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Most owls have excellent nocturnal vision but are helpless in total, complete darkness. Not so the remarkable barn owl (Tyto alba). Differing from the more traditional owls, barn owls are members of the family Tytonidae, a small family of birds with distinctive ear bones. These birds are keen hunters capable of acoustic location in total darkness without the help of any photons!
A nocturnal owl, Tyto alba is one of the few birds that are virtually pandemic in its distribution, inhabiting all continents except Antarctica. With a distinctive appearance known to most of us, this owl has a heart-shaped facial disc that funnels sounds to its paired, but asymmetrically placed, ear holes. These ear holes allow for very accurate localisation of sound so that the barn owl can actually strike its prey in total darkness. Boasting several novel anatomical and neurological design features, the asymmetric ears and auditory processing of this owl are capable of detecting very slight interaural time differences. That ability enables a most enviable auditory sensory mechanism that provides accurate azimuth and elevation localisation, as well as directional motion detection to an accuracy of approximately 2–3°!
Nevertheless, even with its extraordinary hearing, this owl has the typical excellence in visual acuity found in most owls. The bird has predominantly rod retina restricting it to a nocturnal lifestyle. It has a rather limited range of accommodation probably with a maximum of 10 dioptres, although accommodation may be used as a distance clue for this bird. It has large eyes with a very large anterior chamber helping to create a long anterior focal length. This 400 g animal has a cornea that is 12 mm in diameter with an axial length of 18 mm. This allows for the image to be spread over a wider area on the retina and hence increased image size. As can be seen in the figure on this page, the eyes are asymmetrical and tubular in shape with cartilaginous/bony supports just anterior to the equator. The extraocular muscles have atrophied evolutionarily, and are rudimentary. This means that the owl cannot move its eyes, and must rely upon its thin, flexible spinal column and strong neck muscles to allow for rapid and dramatic head movements of as much as 270° and the ability to turn its head almost upside down.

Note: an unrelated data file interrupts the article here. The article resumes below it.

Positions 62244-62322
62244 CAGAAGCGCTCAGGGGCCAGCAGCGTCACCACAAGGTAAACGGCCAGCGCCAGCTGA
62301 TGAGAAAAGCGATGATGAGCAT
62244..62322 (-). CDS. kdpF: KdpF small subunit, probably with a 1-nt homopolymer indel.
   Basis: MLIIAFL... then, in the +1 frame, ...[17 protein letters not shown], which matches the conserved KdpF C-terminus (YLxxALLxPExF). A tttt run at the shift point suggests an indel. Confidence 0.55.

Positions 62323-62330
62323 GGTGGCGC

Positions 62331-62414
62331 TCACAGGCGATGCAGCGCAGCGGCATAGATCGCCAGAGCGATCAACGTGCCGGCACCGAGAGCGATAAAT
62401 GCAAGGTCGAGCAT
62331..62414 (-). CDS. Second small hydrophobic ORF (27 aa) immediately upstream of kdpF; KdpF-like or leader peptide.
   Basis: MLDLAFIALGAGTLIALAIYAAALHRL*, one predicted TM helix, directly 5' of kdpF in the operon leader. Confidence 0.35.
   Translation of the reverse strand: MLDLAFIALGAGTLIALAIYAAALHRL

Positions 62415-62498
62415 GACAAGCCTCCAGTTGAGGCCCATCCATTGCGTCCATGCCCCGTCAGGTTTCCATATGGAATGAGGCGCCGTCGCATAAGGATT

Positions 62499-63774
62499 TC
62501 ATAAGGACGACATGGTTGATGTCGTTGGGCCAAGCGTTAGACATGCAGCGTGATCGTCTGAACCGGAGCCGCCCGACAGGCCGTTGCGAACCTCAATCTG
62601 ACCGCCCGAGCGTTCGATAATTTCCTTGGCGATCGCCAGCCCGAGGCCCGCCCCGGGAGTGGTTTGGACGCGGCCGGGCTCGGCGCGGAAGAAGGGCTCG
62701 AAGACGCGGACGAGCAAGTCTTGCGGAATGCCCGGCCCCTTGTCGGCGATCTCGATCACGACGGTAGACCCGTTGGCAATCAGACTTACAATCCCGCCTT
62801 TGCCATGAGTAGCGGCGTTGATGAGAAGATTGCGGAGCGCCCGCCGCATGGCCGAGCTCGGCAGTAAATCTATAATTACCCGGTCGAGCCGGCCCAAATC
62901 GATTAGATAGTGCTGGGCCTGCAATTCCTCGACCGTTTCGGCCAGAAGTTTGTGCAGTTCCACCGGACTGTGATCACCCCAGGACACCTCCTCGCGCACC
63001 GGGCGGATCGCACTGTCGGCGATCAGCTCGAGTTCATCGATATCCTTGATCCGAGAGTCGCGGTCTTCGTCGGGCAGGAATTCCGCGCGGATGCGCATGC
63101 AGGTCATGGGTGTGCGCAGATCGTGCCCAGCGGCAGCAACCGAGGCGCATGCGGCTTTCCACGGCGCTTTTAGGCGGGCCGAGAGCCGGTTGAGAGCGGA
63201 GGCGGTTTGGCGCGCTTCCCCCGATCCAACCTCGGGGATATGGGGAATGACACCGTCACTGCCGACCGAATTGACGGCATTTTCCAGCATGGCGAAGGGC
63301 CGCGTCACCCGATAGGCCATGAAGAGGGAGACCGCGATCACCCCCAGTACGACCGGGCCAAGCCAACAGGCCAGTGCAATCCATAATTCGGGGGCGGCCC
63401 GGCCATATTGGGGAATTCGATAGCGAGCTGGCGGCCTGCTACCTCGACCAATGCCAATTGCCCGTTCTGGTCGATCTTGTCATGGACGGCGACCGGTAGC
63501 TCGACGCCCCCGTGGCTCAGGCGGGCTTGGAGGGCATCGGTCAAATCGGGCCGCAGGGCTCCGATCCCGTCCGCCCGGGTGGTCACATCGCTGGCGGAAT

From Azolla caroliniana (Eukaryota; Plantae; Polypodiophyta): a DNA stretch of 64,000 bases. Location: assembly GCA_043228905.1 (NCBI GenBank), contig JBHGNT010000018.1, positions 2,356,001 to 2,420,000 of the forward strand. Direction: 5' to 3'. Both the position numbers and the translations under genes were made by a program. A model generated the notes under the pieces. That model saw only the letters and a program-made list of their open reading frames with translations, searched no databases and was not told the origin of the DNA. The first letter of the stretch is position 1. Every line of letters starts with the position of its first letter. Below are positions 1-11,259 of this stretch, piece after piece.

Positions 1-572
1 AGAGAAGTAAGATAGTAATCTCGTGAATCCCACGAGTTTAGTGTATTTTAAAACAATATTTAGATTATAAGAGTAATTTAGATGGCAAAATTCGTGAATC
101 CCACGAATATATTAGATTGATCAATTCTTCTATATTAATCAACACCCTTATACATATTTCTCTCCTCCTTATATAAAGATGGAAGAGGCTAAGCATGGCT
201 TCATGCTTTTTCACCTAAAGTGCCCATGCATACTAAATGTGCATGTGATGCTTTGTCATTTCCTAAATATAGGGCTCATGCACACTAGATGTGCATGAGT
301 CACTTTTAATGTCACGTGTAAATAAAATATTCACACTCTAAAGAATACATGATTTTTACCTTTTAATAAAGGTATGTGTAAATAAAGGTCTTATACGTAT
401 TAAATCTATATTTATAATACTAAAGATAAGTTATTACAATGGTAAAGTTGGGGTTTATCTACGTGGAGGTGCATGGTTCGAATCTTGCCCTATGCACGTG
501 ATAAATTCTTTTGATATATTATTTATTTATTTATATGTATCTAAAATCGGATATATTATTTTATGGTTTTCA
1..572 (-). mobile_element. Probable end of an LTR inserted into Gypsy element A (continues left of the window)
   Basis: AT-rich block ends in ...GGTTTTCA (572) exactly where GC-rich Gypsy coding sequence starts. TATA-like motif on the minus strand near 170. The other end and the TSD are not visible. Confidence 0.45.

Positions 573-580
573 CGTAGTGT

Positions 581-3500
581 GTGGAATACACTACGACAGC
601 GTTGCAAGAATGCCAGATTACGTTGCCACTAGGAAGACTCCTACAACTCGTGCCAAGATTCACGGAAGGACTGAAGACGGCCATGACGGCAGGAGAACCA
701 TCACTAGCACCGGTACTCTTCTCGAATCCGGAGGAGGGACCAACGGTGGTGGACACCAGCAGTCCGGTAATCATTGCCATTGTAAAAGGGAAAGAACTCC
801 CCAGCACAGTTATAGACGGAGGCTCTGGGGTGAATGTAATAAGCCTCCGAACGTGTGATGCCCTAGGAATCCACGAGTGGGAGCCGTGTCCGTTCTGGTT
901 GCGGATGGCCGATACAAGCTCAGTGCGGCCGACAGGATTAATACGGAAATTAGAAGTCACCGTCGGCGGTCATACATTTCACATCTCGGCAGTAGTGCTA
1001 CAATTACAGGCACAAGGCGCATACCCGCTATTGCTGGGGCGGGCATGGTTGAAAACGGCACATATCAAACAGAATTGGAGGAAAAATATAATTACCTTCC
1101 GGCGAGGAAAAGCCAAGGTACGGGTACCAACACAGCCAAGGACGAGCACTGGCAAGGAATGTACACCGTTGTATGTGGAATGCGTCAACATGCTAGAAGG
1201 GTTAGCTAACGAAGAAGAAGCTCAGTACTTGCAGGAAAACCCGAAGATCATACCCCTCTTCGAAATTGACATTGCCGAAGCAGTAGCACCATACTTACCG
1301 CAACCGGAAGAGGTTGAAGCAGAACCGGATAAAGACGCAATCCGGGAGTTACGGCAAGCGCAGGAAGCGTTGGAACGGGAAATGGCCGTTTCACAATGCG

Most birds have a completely crossed chiasm and each eye should be completely, and only, represented in the contralateral visual cortex, but such is not the case with barn owls. Pettigrew documented that they have excellent stereopsis (
), which could be guessed from the frontally placed eyes and predatorial lifestyle. He later documented that there is a second supraoptic chiasm that allows for approximately 50% of the ipsilateral fibres to cross the brain a second time allowing for input of each eye to each side of the brain, providing stereopsis equivalent to humans. This second crossing represents neurological convergent evolution suggesting that stereopsis is essential for predators and can evolve in different ways.
But vision has a uniquely important role for this creature. The owl may rely upon its excellent auditory system, but the auditory spatial map is trained visually. Located in the inferior colliculus, the auditory maps have sharply tuned neurons (tuned to frequency and spatial location). These neurons project to the optic tectum (analogous to the superior colliculus in mammals) resulting in a spatial map receiving input from the eyes and ears. Hence, the auditory space aligns with, and is taught by, the visual system. This animal can “see” with its ears because these summed inputs then project into the “Wulst” (visual forebrain considered analogous to the visual cortex of mammals), although perceptually this would be impossible for us to understand completely.
The visual system of barn owls has at least one more clever adaptation. Our brain may recognise objects by form alone, requiring contour recognition. In a natural environment, however, contours may be incomplete because of other objects, shadows, or camouflage. Investigators have shown that barn owls can indeed make assumptions about incomplete contours, entitled subjective contours, to fill in the gaps. Furthermore, direct neuronal recordings have documented this “coding” of subjective contours and the process of high order perceptual interpretation (
). Simply put, the target rodents cannot hide in scattered weeds and foliage as this will not successfully break up the “search image” of the owls. This added layer of sophisticated visual processing permits this bird to be a highly effective nocturnal hunter.
Barn owls occupy various habitats, although they are usually a grassland/marshland species. Most owls are helpful to human agriculture, but this one is exceptionally so, consuming approximately 1½ times its weight in rodents each night during the nesting season and somewhat less during other parts of the year. Since the bird is not particularly fast it must rely upon stealth to catch its prey and, indeed, because of special adaptations to its feathers along its exposed flight surfaces, it is silent as it approaches dinner.
These awesome visual and auditory predators represent an evolutionary triumph of vertebrate sensory evolution.
Images by the author Thanks to William DeBello for the specimens to study and his comments on the essay.
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